Digital files exist simply as data until they are rendered by application software, operating systems, and hardware platforms—making them vulnerable to format obsolescence and media decay. Unlike physical materials, digital files cannot survive what we call “benign neglect”.
As a consultant, I work with collections of paper files that have been stored untouched for decades but are still readable and in good condition. The same is not true with digital data. Ensuring their longevity is complicated and costly because they need routine preservation to survive. While analog records are still viewable if damaged, electronic records are unusable if corrupted.
The Challenge of the Digital Realm
Digital preservation typically centers on the choice of interim storage media, the life expectancy of a digital system, and the expectation to migrate the digital files to future systems while maintaining the functionality and the integrity of the original system.
Archivists need to ensure that digital files are still readable in their original format, which can be a Herculean task. Other challenges include “bit rot,” or the decay of information within a digital file; hardware, software, and format obsolescence; and server crashes and other disasters. The growth of digital content has created critical preservation problems that cannot be resolved with traditional archival methods. As archivists, we are at the very beginning of figuring out best practices to preserve our digital heritage. As a society, we are moving into an era where much of what we know today, much of what is coded and written electronically, may be lost forever without proactive preservation.
Refresh, Migrate, or Emulate
Three fundamental preservation strategies are refreshment, migration, and emulation. These approaches are designed to preserve the integrity of digital objects and to retain the ability for users to retrieve, display, and use them in the face of continually changing technology.
Refreshing involves periodically moving a file from one physical storage medium to another to avoid the obsolescence or degradation of the storage medium. Because physical storage devices decay, and because technological changes make older storage devices inaccessible to new computers, an ongoing form of refreshing is likely to be necessary for years to come. For instance, I advise my clients to keep electronic backups of their files on their computers, a hard drive, and the cloud. The hard drive should occasionally be checked to see if it is still functional. When the drive becomes several years old, the data it holds should be refreshed by moving it to a new hard drive.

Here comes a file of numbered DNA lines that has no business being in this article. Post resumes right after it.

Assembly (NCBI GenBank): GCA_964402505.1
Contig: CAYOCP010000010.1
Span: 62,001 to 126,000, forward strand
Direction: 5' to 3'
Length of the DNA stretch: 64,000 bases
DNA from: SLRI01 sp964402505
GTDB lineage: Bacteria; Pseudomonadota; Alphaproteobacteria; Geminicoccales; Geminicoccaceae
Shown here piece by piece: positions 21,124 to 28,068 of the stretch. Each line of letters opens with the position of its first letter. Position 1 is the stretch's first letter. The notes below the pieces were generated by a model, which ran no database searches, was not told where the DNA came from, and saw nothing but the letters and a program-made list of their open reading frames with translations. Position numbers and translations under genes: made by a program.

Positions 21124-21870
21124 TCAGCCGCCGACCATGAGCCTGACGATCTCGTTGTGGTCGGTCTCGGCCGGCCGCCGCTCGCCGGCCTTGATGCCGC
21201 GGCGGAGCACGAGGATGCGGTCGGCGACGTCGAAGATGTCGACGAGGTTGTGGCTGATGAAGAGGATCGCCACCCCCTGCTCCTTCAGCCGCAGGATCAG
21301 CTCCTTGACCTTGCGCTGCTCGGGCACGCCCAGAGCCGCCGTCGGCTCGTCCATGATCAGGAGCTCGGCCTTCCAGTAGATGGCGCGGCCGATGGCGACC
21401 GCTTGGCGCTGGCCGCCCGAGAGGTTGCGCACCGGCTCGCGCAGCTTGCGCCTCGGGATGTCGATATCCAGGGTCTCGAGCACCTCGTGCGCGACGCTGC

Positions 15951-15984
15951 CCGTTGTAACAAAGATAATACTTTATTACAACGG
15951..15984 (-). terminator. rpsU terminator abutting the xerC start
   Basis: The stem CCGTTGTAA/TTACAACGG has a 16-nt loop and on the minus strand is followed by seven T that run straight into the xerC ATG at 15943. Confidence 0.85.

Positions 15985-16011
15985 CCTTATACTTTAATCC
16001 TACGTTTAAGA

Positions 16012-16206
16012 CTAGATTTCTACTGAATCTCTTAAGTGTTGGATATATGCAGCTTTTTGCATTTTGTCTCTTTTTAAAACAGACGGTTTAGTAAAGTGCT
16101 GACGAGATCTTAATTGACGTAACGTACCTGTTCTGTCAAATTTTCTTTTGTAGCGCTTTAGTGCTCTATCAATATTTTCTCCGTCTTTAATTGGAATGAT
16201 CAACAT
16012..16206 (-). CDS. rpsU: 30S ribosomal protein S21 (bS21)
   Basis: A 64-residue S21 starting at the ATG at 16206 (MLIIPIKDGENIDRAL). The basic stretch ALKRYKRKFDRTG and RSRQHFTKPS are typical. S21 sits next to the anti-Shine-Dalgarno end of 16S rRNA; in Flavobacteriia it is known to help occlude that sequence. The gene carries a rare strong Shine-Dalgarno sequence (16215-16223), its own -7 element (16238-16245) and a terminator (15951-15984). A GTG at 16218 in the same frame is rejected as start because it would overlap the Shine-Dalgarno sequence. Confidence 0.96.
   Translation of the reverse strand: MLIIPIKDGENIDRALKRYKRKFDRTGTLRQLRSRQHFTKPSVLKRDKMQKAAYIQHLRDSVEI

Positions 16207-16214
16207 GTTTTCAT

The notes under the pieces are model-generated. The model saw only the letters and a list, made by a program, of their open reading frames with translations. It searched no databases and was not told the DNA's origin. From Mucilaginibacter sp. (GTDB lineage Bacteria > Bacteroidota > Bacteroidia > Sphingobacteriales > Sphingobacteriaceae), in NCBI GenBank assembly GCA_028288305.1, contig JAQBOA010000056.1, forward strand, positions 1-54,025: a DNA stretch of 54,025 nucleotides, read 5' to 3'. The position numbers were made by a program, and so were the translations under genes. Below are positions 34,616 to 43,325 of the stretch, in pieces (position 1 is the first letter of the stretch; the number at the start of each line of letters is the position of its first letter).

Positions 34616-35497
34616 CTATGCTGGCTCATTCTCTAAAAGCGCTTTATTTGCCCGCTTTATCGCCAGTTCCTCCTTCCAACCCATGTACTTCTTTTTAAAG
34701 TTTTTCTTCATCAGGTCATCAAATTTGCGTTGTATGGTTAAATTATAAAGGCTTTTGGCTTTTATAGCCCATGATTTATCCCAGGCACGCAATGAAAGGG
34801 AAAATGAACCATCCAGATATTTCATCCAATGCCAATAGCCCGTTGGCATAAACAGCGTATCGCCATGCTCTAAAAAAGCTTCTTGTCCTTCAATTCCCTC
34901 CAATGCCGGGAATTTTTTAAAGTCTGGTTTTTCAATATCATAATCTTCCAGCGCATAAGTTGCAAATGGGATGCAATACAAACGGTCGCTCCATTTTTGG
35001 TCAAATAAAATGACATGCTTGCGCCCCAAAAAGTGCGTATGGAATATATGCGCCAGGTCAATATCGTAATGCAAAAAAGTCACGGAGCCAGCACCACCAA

Migration periodically converts data from one hardware or software configuration to another, or from one generation of computer technology to a subsequent generation, preserving the essential characteristics of the data. Migration will gradually bring files into a narrower variety of standard file formats. In my experience, each migration of data helps develop more robust standards, clearer workflows, and better practices. While migration can be a painful process, it does not have to be if it is well-planned.
Emulation is similar to migration, but focuses on the application software, rather than the files containing the data. Emulation combines software and hardware to reproduce the essential characteristics of one computer to another, allowing programs designed for a particular environment to operate in a different one. Emulation requires the creation of emulators, programs that translate code and instructions between systems. Under emulation, older data will run on contemporary computers.
Emulation can run the gamut from academic to entertainment. At Emory University, researchers can use an emulator to search Salman Rushdie’s old Macintosh to understand how he organized his writing and research files. On the opposite end of the spectrum, gaming enthusiasts can create emulators of classic arcade games. For example, my husband and nephews built a system to play Pac Man and Donkey Kong using code on a Raspberry Pi.
Surviving the Digital Dark Age
A significant gap in digital records created in the late twentieth and early twenty-first centuries already exists, and the long-term preservation of digital objects is a challenge facing not only the information sector, but also society as a whole. Led by archivists and other information professionals, institutions are developing initiatives aimed at preserving digital media. One hopes that by working together, we will survive the digital dark age.
When thinking about archives and disaster planning, archivisits must consider how to mitigate theft, loss, and neglect in addition to natural threats
Archivists should create disaster plans that identify risks to people and collections, outline mitigation of risks, and include preservation planning
Archival reference is the process of connecting users to primary sources that answer their research questions and is tied to all archivist activities.
Access is the ability to locate relevant information with descriptive tools providing users with archival materials through reference services.